posted on Jun, 4 2015 @ 11:23 AM
It seems I am a bit older than most of you. I've owned two homes (Florida).
Sold everything I owned and moved to TN and have been happily renting for about 15 years.
I have no intention of buying again. When my children flee the nest I will not stay here.
I LOVE my current landlord (we are about the same age) and home. It is exactly what we want at this time and NO headaches as far as if something breaks or property taxes although I am paying them really.
There are two heat/air units and I can't personally can't imagine myself worrying over replacement if they were to break. I'm just not interested in that being my problem right now.

Just some of MY reasons for not choosing to own.
Maybe I am throwing money away but, I will be able to leave when I am ready and not be held back...
I have a gypsy's soul...

posted on Jun, 4 2015 @ 11:28 AM

This seems like such a basic idea to me, why don't more people do it? There must be a reason. Any help?

The above is true...but here are the reasons.

1) You typically have to have a 10% or more down payment (which on $100,000 is 10 grand).
2) You have to pay annual taxes (which will be higher the first year or so, as you won't have a homestead exemption).
3) You have to pay for home insurance (which is pretty expensive).
4) YOU are now responsible for any repairs (some of which can be very expensive, even if a Condo, you are responsible for what is INSIDE it).
5) In a Condo situation, you will also likely have a monthly maintenance fee, and will be subject to restrictions like what can be in your yard, design, etc.

Don't get me wrong, the above posters are right, but you ALSO have to consider these costs as well, when budgeting for this.

The other thing to consider, is the difference between a condo and a home. Typically, both will be worth more when you are ready to sell later, but this is much more likely with a house. (plus the house also entails owning the land it is on). You have to consider the long term. For example, my parents bought their first home for 20,000. By the time they sold it (about 30 years later), it was worth about 125,000. Pretty damn good investment.

Starter houses are no longer a good investment as real estate is no longer a money maker, it is a place to live long term.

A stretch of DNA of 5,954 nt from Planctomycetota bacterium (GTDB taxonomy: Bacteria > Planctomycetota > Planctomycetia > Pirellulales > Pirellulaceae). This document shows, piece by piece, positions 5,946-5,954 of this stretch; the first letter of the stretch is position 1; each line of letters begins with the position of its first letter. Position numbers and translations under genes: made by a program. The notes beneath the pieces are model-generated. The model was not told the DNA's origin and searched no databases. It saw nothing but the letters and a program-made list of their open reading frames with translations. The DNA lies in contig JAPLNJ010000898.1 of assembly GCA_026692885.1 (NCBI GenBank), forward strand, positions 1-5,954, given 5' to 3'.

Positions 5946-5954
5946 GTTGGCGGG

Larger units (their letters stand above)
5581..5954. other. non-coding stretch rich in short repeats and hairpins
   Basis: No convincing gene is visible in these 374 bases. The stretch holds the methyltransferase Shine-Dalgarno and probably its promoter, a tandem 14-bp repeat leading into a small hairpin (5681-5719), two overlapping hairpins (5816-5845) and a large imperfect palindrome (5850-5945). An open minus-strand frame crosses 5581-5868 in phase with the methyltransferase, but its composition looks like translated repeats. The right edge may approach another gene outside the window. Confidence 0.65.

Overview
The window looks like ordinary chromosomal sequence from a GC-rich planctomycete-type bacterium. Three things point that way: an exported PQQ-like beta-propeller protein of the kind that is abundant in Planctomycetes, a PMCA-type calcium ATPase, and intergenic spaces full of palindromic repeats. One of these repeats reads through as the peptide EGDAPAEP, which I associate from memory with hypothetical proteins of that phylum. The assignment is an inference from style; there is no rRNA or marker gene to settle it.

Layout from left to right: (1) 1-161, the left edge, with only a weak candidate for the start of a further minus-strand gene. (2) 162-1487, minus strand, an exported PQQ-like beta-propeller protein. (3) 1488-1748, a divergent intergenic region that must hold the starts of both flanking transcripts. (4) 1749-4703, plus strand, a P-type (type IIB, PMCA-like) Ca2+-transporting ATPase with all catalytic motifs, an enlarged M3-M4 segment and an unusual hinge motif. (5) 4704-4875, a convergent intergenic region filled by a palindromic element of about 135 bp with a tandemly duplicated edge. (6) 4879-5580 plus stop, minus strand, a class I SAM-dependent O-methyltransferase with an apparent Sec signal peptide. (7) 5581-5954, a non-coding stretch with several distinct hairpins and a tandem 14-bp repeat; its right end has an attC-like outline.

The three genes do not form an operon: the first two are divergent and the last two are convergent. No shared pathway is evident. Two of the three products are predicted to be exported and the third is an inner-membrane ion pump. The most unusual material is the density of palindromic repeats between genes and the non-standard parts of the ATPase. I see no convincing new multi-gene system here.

Yep, when my parents did it, different market. Over the long term though, it really has no place to go but up. Land, they ain't makin' it anymore. (well, unless you are China). A house is a long-term plan. The condo can be good, but only if you can later rent it out at a profit.
edit on 4-6-2015 by Gazrok because: (no reason given)

posted on Jun, 4 2015 @ 11:34 AM
I have a condo. The nice thing is that my water, trash, heat and exterior maintenance/snow removal/lawn care are all taken care of. Sure, I pay a monthly fee for that -- but I had all those bill separately they'd add up to more.

I don't like having upstairs neighbors, or side neighbors. One day I'd like to own a stand alone home instead of a condo.

If you can't go all in on a stand alone home, a condo is a great transitional property into full on home ownership. You an live there and gain equity, and get used to what home ownership is about before making the larger plunge into a bigger house.

Just don't over buy...I know several people recently that have taken out VA loans with 0% down. We're talking $350,000 - $400,000 mortgages. Their monthly payments alone just for the mortgage are 2-3k a month. Both husband and wife HAVE to have full time jobs, as the income from one pays for just the house itself (not utilities or any other expenses on the home).

To me this is crazy. What happens if they want a kid? What happens if one of them gets really sick or injured? What happens if one of them looses their job?

They'll hardly ever be able to afford any vacations, as the rest of their income is spent on things like car insurance, groceries, utilities, maintenance...

I'd rather live a little closer to my means...
edit on 4-6-2015 by MystikMushroom because: (no reason given)

posted on Jun, 4 2015 @ 11:45 AM
It's obvious that you're not ready to be tied down to a house yet. But, don't waste prime years of your life renting if you feel you're financially minded. You'll only regret this. I've only been to Austin once, but the vibe is very new, very up and coming, and a downtown condo could be a solid investment that makes you money until it crumbles to the ground or you're dead.

If you haven't all ready, I suggest you check out the forums at Mr. Money Mustache . It's an interesting blog where people discuss early retirement. Someone in the forum will no doubt delight in digging in to your case and presenting you with a ton of options. It's not for everyone, but you may enjoy it.

posted on Jun, 4 2015 @ 12:30 PM
a reply to: Schmidt1989

While there are two sides to this,and I have both owned and rented.At this point in time,my advice would be to wait for now. As one poster pointed out,the market is again over inflated for houses,(this includes condos,etc) so I would wait until the market collapses then pick up a good deal on it. You don't want to get a mortgage for a house,condo or anything else that is over inflated in price,only to have the market drop and you are stuck paying the higher price still. Better to let the market fall in on itself,let the prices drop,then pick up a nice place for a lot less money.

posted on Jun, 4 2015 @ 01:57 PM
There are plenty of "rent to own" options available for all sorts of property, Real estate contracts etc.

In case your employment situation changes, you can still bail with a minimum penalty and if it doesn't, you still have maintained equity.

Austin is in a growth spurt, Property is going to be sky high to buy outright.

If it were me...I'd look to buy a small fixerupper in some of the older but hipper neighborhoods.
edit on 4-6-2015 by olaru12 because: (no reason given)

posted on Jun, 4 2015 @ 02:00 PM
a reply to: lordcomac
Why pay someone's mortgage. By renting you are paying someone else. Buying is the sensible thing to do. Pay yourself by owning your own place. If you decide its time to move, you could always become a landlord yourself.